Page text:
Reflections on Shaping the Future of Health in Africa

by Amref Health Africa

Maturin Tchoumi, Pharma International Area Head – Africa, Roche

More than 20 years after the Abuja Declaration of 2001, when African countries committed to allocate at least 15% of their national budgets to health, fewer than 5 nations have consistently been able to follow through on this promise. Now with global health financing threatened by the post-COVID-19 shocks and impending global recession, both of which are expected to significantly impact the ability of the continent to strengthen its health systems, what can be done to streamline financing and improve Africa’s health outcomes?

Maturin Tchoumi, Pharma International Area Head – Africa, Roche, shares his insights on the challenges and opportunities in Africa’s path to resilience.

1. What is the biggest hindrance to boosting health spending and spending better on health in Africa?

Achieving the targets set in the Abuja Declaration has proved difficult for many African nations. Until recently, the primary focus has been on spending more, when in reality, we should be creating an environment in which existing funding is being used more effectively.

The Improving Health System Efficiency Report by the World Health Organization (WHO) has highlighted that public resources are too often fragmented, poorly distributed and inefficiently used. The authors found that much of the money that is spent is going to the wrong places. For example, primary care receives less than 40% of public spending and people are having to pay out of pocket to access essential first-contact services.

To change this dynamic, not only to achieve the targets set in Abuja, but to ensure that there is a measurable impact on the health of African citizens, we need a change in the regulations, infrastructure, and broader health systems across the continent. In short, healthcare needs to be approached as an investment instead of a cost, so that all of society can be lifted.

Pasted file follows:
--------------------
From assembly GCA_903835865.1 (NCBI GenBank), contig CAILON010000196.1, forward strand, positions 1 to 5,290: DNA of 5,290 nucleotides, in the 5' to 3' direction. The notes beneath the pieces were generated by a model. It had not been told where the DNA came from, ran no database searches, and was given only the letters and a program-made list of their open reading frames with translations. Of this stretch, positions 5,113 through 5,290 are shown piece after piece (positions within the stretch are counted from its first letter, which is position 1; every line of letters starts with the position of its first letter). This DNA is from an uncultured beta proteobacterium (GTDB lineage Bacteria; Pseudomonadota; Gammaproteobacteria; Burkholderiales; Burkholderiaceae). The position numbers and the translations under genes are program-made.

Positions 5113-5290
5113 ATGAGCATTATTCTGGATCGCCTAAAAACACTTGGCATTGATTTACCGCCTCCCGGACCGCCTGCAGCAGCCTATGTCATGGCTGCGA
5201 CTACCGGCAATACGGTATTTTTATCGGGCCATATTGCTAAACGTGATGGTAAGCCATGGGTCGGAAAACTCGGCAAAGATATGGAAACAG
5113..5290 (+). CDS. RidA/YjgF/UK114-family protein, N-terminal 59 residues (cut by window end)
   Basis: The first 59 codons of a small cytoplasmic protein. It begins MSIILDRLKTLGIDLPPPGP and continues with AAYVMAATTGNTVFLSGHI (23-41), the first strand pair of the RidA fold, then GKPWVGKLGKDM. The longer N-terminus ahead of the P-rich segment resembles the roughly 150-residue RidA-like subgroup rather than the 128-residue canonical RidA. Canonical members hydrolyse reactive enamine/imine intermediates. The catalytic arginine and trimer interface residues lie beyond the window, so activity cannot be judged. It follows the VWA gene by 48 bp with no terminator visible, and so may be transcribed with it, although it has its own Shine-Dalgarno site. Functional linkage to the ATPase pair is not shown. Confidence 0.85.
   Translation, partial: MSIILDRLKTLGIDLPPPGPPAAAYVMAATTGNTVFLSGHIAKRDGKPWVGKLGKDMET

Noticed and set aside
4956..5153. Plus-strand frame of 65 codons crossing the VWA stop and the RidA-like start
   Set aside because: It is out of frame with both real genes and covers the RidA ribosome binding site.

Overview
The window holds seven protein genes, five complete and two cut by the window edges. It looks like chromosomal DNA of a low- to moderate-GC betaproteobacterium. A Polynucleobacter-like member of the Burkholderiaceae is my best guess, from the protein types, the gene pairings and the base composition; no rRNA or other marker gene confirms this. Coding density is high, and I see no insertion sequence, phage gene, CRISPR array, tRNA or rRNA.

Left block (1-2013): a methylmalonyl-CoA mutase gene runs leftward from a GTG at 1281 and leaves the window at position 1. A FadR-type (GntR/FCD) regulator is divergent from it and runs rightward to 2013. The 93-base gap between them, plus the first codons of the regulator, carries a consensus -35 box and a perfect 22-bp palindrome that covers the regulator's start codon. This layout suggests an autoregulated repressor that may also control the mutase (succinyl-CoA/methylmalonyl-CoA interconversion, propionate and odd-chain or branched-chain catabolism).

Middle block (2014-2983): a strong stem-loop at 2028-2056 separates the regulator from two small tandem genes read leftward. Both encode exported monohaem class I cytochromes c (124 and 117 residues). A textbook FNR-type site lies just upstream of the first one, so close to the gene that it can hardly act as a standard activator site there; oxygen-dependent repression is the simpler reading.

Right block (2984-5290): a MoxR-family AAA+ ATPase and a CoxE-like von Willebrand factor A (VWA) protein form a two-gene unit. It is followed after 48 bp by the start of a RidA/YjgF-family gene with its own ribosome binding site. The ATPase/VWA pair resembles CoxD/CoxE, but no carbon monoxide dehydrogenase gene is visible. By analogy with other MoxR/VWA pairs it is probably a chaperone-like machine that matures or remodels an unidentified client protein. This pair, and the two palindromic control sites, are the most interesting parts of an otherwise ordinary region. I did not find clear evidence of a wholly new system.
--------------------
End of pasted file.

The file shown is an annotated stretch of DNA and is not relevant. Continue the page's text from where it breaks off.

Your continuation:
One of the biggest learnings I have taken from my experience working in Nordic countries is that each of these countries has a 10-year healthcare strategy. This is a strategy that is co-designed and co-owned by the Ministries of Health, Economy, Finance and Education. This collaborative approach demonstrates the recognition that investing in health has a far-reaching impact on their economies. Together, these ministries implement the policies and build the incentives that drive innovation.

Fortunately, governments don’t have to be in this effort alone. Industry partners such as Roche are committed to fostering public-private partnerships to develop sustainable models to provide access to medicines and strengthen health systems across Africa holistically. Alongside other stakeholders, including academia and other knowledge-based institutions, patient organisations and non-governmental organisations, we can further support progress by evidence creation or advocating for increased accountability and equity in patient access.

At the end of the day, the measurement that we should all be working toward is not what comes after a dollar or percentage sign, it’s whether the health of our citizens has improved.

2. Africa has traditionally been a recipient of aid for health and development programmes, but lessons from the COVID-19 pandemic and concerns over a reduction in global health financing for poorer nations are resulting in a push for more self-reliance. What changes are required at regional and global levels to reduce Africa’s dependence on external funding for health?